The Rojava revolution
The popular movement in NES has its origins in decades of struggle by the Kurdish freedom movement. It became highly organised from 2012, after the withdrawal of Syrian regime forces, with a system of autonomous bodies such as communes and cooperatives developed. It continues to evolve today, based on an approach known as democratic confederalism. This includes four key principles:
Direct democracy – unlike in many Western democracies, the people of NES are actively engaged in all aspects of running the region’s politics, society and economy on an ongoing basis. This is achieved through a system of federating bodies, starting at the local (neighbourhood or workplace) level through to the canton, sub-district and district level and finally NES itself. Direct democracy means people taking control over the decisions and actions affecting their lives.
Women’s rights – perhaps the most visible change in NES is that of the role of women in what was a traditionally conservative society. Every leadership position in NES is held by male and female co-chairs; every town and village has a women-only space; and women have played a leading role in all political developments and the defeat of Islamic State. Unlike other revolts in the Middle East, women are at the very core of change in NES and will continue to advance their rights.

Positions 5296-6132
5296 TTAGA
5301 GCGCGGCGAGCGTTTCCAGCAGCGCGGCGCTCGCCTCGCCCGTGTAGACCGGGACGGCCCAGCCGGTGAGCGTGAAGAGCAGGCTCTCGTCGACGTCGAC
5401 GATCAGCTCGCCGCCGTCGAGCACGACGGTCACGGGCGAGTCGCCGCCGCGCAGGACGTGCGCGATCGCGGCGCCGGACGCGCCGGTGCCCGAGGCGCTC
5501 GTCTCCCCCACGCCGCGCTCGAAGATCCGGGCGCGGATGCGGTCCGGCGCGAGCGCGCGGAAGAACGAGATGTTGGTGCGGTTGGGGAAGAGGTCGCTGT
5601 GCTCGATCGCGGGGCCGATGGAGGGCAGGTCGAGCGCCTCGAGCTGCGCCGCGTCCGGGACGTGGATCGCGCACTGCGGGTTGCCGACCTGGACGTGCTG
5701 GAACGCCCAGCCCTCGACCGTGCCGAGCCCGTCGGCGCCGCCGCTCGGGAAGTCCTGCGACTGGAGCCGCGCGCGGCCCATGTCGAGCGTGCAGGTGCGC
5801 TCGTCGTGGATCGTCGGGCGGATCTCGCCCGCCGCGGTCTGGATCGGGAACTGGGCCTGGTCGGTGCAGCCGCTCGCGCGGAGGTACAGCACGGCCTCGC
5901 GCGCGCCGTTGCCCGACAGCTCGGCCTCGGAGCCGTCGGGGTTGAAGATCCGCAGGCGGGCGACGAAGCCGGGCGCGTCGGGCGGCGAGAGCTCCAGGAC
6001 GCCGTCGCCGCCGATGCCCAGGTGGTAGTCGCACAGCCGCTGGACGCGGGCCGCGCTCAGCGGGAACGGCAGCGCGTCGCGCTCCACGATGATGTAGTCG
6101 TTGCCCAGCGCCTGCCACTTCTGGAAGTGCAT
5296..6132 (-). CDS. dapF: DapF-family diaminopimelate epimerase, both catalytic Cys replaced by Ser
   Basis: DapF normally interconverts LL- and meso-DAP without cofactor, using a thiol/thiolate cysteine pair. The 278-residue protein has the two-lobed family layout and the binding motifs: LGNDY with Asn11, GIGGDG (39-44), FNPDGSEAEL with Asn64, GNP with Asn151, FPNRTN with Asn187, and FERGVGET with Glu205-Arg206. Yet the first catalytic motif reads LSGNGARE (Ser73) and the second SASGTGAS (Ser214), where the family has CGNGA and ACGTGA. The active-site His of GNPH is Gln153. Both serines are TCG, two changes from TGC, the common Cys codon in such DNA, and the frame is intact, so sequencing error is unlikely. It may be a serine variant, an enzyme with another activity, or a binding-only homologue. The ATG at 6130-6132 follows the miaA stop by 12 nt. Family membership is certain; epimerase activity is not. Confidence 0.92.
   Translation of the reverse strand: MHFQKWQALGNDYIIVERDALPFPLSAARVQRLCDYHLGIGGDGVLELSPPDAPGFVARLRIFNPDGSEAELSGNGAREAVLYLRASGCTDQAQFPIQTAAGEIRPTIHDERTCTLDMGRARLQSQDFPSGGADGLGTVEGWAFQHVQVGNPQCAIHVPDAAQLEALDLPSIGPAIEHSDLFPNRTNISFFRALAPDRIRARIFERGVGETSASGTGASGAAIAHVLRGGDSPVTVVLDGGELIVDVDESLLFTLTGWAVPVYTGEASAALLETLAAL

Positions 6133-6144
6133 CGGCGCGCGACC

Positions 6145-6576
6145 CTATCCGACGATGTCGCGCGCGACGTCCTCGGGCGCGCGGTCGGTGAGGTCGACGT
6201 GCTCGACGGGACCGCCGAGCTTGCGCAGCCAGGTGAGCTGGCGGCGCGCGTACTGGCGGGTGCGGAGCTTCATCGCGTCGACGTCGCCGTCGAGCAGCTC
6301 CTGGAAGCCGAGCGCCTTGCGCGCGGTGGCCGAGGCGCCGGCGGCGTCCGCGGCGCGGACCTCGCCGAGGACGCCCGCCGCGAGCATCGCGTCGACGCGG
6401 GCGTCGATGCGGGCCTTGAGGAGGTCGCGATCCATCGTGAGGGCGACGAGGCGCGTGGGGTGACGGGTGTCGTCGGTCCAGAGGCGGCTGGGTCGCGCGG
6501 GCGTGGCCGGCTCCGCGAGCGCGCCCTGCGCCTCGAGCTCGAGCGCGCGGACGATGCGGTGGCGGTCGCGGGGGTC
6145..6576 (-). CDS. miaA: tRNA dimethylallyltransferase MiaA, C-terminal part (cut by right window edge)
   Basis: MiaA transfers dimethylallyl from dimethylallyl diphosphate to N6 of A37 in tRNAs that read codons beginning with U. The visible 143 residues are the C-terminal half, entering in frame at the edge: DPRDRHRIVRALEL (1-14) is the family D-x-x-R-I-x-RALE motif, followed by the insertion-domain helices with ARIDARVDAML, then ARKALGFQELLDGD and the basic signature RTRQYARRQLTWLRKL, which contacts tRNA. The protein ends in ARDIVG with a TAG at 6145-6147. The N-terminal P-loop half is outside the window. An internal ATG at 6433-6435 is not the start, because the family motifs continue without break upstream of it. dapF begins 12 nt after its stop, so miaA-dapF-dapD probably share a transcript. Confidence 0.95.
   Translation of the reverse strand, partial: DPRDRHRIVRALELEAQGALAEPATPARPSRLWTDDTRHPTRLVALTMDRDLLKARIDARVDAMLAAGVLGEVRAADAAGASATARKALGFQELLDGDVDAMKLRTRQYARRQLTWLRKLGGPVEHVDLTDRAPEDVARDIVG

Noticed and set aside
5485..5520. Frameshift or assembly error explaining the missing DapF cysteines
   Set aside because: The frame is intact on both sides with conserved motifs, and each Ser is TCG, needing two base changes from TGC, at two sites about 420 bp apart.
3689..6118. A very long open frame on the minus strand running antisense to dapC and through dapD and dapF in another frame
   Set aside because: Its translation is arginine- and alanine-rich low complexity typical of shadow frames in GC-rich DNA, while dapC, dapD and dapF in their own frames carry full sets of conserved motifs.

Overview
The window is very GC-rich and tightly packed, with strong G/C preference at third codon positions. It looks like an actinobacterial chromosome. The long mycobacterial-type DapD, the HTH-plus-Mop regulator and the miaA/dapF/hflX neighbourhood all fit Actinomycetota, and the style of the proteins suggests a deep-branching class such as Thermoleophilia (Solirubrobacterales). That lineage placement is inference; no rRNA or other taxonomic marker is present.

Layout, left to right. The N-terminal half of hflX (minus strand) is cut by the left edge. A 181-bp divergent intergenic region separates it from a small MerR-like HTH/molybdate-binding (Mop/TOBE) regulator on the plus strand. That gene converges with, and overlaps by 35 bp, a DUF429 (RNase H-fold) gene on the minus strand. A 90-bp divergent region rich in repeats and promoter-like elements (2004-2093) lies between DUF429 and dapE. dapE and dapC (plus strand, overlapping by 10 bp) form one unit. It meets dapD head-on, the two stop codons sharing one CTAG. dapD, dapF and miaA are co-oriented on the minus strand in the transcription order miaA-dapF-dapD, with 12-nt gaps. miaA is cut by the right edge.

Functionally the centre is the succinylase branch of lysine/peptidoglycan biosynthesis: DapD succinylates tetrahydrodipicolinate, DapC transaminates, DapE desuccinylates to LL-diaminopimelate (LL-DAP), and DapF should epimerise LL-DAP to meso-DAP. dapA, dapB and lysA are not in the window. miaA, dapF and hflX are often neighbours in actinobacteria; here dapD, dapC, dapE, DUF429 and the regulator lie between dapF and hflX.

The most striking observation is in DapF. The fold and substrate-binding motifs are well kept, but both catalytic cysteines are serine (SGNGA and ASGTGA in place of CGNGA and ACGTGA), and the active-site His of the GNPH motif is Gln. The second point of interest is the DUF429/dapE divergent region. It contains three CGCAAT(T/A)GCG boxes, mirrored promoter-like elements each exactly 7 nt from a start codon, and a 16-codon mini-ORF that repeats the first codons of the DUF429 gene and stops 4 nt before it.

Pluralism – the NES region is very diverse, with a majority Kurdish population (including Yezidis) mixed with Arab, Assyrian (Syriac and Chaldean), Turkmen, Armenian, Chechen and other communities. Religious beliefs are also diverse. The Autonomous Administration ensures there is tolerance for all backgrounds and practices, resulting in strong support for the NES’s policies among all ethnic groups.
Îlham Ehmed, Co-President, Executive Council of the Autonomous Administration of NES
Ecology – despite years of conflict and ongoing attacks by Turkey’s military and proxy gangs, the people of NES have focused on restoring the degraded natural environment of the region and on protecting its resources. Many ecological projects have been launched and groups such as “Make Rojava Green Again” have been key supporters of the popular revolution.
Far from simply “subscribing to Western values”, the people of NES have used these four principles to build a radically different society. People now largely determine their own future and women’s rights, tolerance of diversity and protection of the environment are front and centre of all decision-making and action in NES.